Today’s post was supposed to be about Sofa Hell, but I suppose that will have to wait for another day. What I really want to to talk about now is a subject briefly touched on by Tabular Rasa in his last post.
He mostly discussed the moving of objects found to create a more aesthetically pleasing image, something which I am fairly certain most urban explorers have no problem doing. Certainly in the Methodist church things get moved on a pretty regular basis, new stuff is brought in, old stuff vanishes. One day I showed up and there was a defunct piano in the main hall, a year and half later it is no where to be found.
The main meat of the discussion he mentioned was, “When, if ever, is it OK to take home mementos from these locations?” Is it looting or is it liberating something as a keepsake? How much should be preserved for future urban explorers? What are the ethics of taking more than photos?
The phrase “Take only memories/photographs, leave only footprints” is an old one often used for urban exploring and by the National Park Service. In the case of the NPS, they have a multitude of events they can point where natural monuments have been more or less ruined by people taking just one little piece home with them. Take the petrified trees of Yellowstone for example. When first found there were two upright trees and one fallen, now a stump of one standing tree remains, surrounded by a fence to ward off souvenir hunters. The Petrified Forest in Arizona has a similar problem, while they have the benefit of a lot more trees certain specimens have been seriously degraded by visitors taking mementos. NPS is there to preserve these places as best they can for the enjoyment and edification of future generations far along the line.
Then you have us, the urban explorers. The people who go where they shouldn’t, do things that are reckless for fun and often take a lot of photos along the way. Sometimes we find things utterly unexpected and we want to take them home has a memento of a place that is not going to be held for preservation, but a place that is slated for destruction. Is it wrong for us to take these objects and deny future explorers the chance to see them before they are gone?
In the basement of a burned out church Tomato and I found a table of amazingly whole and unbroken tableware. Normally in places like this any dishes left behind have already been smashed by bored or inebriated people. We picked through the table and each of came away with a haul of stuff we wanted, this is my take.
Between the two if us we took less than a quarter of what was there. Is this wrong of us? Die hards in the school of “Take nothing” thought would say yes, but I disagree.
Look at the location, a burned out church with pretty much nothing to explore. The roof has caved in due to the fire, the front of the building is falling down and left on its own the building will be a heap of rubble in 20 years or so.
It is not a historical building, it has very little for an urban explore to explore and it isn’t a very interesting exploration. I’m pretty sure most urban explorers just drive right past this one, after all less than one block away is the Palace Theater.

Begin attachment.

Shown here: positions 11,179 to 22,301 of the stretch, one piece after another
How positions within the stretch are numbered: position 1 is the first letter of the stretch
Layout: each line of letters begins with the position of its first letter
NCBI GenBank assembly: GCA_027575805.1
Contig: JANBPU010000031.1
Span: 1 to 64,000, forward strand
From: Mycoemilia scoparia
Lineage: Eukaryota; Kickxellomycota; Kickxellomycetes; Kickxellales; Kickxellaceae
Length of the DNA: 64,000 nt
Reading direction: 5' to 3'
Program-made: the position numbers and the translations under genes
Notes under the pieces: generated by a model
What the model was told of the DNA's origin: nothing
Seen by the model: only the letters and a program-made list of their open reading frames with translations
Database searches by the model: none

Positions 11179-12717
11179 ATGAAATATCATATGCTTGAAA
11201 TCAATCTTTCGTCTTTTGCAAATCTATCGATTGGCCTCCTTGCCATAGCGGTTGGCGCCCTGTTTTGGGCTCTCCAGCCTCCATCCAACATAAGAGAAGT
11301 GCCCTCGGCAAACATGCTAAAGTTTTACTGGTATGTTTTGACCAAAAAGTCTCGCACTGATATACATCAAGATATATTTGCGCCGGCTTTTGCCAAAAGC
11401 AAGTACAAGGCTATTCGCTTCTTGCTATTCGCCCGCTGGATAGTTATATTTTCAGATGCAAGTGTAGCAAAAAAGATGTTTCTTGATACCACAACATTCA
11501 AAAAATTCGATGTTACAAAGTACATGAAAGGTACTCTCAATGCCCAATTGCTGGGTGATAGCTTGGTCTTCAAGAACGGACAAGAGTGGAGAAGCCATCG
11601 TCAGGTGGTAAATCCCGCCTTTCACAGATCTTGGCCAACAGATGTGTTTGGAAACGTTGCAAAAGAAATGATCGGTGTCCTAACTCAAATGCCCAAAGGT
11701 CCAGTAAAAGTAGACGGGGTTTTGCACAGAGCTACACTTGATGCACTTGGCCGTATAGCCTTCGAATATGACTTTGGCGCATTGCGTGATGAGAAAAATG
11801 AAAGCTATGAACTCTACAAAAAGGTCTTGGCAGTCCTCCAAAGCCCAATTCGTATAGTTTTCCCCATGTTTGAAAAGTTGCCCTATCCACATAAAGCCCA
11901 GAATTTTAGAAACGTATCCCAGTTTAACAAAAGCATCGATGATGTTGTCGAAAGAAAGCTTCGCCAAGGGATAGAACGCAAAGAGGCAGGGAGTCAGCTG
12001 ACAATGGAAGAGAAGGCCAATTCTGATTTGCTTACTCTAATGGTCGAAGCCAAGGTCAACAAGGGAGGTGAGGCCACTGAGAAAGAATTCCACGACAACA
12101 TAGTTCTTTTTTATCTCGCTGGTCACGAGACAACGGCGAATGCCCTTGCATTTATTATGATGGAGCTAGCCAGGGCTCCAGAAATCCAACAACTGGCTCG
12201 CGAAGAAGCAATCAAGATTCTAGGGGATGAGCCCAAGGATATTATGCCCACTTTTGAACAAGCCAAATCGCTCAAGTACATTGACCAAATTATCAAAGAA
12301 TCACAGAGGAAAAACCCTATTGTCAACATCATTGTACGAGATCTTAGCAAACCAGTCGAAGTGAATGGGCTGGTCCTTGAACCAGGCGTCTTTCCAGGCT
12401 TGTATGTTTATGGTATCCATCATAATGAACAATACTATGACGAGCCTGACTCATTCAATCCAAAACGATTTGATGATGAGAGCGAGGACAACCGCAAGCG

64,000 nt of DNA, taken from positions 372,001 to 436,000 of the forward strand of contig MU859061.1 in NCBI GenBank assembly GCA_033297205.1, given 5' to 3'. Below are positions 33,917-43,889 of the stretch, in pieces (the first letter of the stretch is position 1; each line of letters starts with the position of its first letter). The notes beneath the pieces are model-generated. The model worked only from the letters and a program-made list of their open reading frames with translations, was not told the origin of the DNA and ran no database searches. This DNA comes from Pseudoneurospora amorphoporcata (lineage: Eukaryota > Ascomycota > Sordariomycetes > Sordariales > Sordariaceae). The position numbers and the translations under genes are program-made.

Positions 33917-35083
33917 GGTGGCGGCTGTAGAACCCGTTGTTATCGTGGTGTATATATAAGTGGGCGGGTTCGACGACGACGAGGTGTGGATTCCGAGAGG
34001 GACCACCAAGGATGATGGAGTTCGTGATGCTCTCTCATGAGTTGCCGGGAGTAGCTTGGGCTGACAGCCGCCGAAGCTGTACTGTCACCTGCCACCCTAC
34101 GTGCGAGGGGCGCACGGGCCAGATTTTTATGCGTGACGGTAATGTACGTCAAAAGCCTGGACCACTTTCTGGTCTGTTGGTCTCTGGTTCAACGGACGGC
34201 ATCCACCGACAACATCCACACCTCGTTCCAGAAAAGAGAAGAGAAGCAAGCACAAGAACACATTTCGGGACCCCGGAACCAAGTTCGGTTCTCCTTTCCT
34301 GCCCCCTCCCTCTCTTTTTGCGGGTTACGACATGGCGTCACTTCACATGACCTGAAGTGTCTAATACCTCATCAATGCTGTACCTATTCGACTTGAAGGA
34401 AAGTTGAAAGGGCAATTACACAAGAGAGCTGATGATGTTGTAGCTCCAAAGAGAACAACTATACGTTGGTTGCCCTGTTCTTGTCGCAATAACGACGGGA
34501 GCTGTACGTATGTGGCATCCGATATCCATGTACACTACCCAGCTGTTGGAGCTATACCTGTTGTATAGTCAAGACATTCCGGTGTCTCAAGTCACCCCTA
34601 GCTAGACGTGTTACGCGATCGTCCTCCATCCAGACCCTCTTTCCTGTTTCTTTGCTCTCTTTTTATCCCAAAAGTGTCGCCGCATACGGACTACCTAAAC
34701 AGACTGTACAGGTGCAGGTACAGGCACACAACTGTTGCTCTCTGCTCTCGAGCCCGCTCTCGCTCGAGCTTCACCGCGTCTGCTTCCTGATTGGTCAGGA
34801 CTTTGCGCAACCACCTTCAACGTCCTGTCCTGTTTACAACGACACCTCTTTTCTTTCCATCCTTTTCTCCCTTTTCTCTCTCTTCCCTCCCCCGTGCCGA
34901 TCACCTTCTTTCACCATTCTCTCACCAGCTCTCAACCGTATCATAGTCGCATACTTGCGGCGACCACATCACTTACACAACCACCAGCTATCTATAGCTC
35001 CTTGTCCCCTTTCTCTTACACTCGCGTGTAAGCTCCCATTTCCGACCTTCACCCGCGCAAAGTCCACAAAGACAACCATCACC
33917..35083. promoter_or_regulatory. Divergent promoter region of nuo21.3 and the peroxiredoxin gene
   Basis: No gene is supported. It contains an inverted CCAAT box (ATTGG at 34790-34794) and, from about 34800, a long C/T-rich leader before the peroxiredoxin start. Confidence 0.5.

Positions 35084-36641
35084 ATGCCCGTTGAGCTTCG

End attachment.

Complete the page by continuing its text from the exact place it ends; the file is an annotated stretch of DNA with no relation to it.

The Palace Theater, it is a popular stop for any urban explorer in Gary. Up in the front entry way, behind the ticket taker’s booth is a heap of rubble, trim that once decorated the room.
From this heap I took a scrap with a couple of rosettes. I know the Palace in on the list of places the city wants to demolish, I figured I had best grab a piece of history while I could.
So was I wrong? More yes in this case than the other, but again I feel no guilt because this place is only going to be around for another 10 years or so, 20 if we are lucky. Future photographers aren’t going to miss this one piece, and even if everyone passing through took a piece of scrap there is a lot more to look at than one dark room that is notable only for the booth and the slowly collapsing doors into the foyer. The Palace Theater has already been mostly stripped not by explorers, but by actual scrappers. Were there any chance the Palace was going to be saved and preserved then perhaps the trim should stay, but it isn’t going to be.
Every time I bring home something from a trip I do consider the impact on future explorers. I take into consideration how likely it the building is going to be demolished soon, how popular the location is both with explorers and the local downtrodden, as well as the question of much do I really need another random thing taking up space in my already small home.
These buildings are, by their very nature, in a constant state of flux. Because something was or wasn’t there yesterday doesn’t mean it will be the same tomorrow. Most of us want to preserve these places to whatever extent we can, but we are not the only ones who venture into such places. Teens looking for a place to party, homeless seeking shelter, graffiti artists, vandals, and more; this is what we must contend with. Because I respect a place doesn’t mean I won’t preserve a bit of it at home where no other photographer can see it. This is not the National Park Service, we are not preserving and protecting the wilderness for 10 generations to come. We are documenting the decay and decline, the forgotten places that will one day be destroyed with little warning, like the Dixie Square Mall. It was one of those places they had talked about destroying for years and it never happened, until one day it did.
On that note, should I ever have the chance to snag one of these tiles from the Ambassador Apartments, you know I will.